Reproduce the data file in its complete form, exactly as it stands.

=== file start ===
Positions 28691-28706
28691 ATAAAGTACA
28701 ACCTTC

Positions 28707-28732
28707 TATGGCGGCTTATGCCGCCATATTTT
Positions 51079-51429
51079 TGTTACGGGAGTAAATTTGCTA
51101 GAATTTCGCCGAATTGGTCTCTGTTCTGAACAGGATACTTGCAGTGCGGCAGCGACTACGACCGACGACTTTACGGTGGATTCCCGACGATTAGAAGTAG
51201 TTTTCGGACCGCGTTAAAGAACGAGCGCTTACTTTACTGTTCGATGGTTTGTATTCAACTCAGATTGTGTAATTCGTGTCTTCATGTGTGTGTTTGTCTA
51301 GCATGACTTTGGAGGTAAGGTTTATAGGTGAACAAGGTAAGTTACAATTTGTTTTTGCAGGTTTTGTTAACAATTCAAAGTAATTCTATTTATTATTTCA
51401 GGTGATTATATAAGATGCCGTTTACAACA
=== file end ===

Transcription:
Positions 28691-28706
28691 ATAAAGTACA
28701 ACCTTC

Positions 28707-28732
28707 TATGGCGGCTTATGCCGCCATATTTT
Positions 51079-51429
51079 TGTTACGGGAGTAAATTTGCTA
51101 GAATTTCGCCGAATTGGTCTCTGTTCTGAACAGGATACTTGCAGTGCGGCAGCGACTACGACCGACGACTTTACGGTGGATTCCCGACGATTAGAAGTAG
51201 TTTTCGGACCGCGTTAAAGAACGAGCGCTTACTTTACTGTTCGATGGTTTGTATTCAACTCAGATTGTGTAATTCGTGTCTTCATGTGTGTGTTTGTCTA
51301 GCATGACTTTGGAGGTAAGGTTTATAGGTGAACAAGGTAAGTTACAATTTGTTTTTGCAGGTTTTGTTAACAATTCAAAGTAATTCTATTTATTATTTCA
51401 GGTGATTATATAAGATGCCGTTTACAACA